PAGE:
The nights are now getting cool enough that I see frost on the lawn occasionally in the mornings now. This means it is coming time for the annual Headwaters Arts Festival and their grand Show and Sale (Sept 20 -29) . The show Jurors selected some of my new work to be in this year’s show. This new work is a mash-up of acrylic paint, photography and gel transfer on rough aluminum sheet. As always, most of the subject matter is about man-made objects in advanced stages of decay. All get a chance to tell their stories in my images.
I captured this scene just a couple of months ago, but it felt as though it should have been from the 50’s. I made the image look a bit older, then produced it as a transfer to linen at 24″x36″ to give it a bit of a “fresco” feel. It will be in my new show at Crimson Feather Gallery opening next week.
I just completed a series on the historic homes in Alton, done in my usual dark style and printed using the emulsion transfer process that I recently figured out. Looking over the completed prints, I noticed that the clouds were really the scene-stealers in these photos.
I have been experimenting with new ways to “print” my work for more than a year now. The learning curve was long and pretty steep (or I am a very slow learner), but I am finally producing work that I can show in public.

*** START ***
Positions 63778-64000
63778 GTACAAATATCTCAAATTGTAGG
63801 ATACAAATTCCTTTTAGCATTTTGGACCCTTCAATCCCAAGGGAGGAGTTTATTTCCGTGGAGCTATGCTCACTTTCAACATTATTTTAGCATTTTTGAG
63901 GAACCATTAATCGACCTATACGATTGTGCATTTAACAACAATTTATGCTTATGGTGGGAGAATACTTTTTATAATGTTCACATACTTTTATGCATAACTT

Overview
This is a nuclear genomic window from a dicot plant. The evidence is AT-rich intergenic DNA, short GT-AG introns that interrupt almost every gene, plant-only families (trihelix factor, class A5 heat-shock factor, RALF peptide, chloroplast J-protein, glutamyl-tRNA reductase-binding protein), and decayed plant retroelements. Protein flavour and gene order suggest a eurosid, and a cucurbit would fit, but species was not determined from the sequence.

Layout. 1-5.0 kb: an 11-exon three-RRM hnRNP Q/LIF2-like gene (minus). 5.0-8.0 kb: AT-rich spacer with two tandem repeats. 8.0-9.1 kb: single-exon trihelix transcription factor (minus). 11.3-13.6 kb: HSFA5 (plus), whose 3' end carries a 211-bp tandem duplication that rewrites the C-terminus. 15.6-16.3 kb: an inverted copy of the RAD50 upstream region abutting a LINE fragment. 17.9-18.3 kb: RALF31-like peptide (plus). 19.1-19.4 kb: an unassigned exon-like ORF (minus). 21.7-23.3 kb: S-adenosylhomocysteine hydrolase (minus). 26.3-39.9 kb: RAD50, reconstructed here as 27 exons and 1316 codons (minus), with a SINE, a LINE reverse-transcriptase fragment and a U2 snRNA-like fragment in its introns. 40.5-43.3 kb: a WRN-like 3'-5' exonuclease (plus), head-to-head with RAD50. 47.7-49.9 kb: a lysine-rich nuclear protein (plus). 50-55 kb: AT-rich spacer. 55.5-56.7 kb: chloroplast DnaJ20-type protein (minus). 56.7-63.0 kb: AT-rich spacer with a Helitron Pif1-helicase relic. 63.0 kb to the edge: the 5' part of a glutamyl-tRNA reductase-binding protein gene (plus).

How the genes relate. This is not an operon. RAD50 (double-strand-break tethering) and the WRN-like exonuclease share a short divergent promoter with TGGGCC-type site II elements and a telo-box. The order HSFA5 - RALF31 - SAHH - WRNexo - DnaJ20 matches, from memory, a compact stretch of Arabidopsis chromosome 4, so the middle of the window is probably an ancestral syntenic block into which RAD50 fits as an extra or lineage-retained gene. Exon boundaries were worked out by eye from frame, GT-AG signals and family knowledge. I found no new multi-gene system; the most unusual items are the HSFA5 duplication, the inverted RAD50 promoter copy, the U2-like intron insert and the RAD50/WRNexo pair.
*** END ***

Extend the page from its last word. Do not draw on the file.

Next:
The process is a type of transfer – I print the image on a carrier sheet, wet it with alcohol gel, then apply the image to another surface. The resulting image is a very delicate layer that “floats” for a while on the gel, allowing me to move it and distort it before it dries. This is fun!
I eventually forced myself to leave behind the steel ghosts in the warehouse beside the Hamilton Museum of Steam & Technology and moved on to the museum itself. For those of you who are not familiar with this place, it is a huge steam-powered water pump that used to provide Hamilton with it’s drinking water. It is engineering from an era when machines were allowed to be beautiful.
I recently visited the Hamilton Museum of Steam & Technology to take some photos after sunset to show how the machinery would glow under the last vestiges of daylight combined with the old incandescent lighting of the museum. Before I went into the actual museum, I had a chance to take a look inside an attached warehouse and found a graveyard of old machinery. This post is about what I found in the warehouse.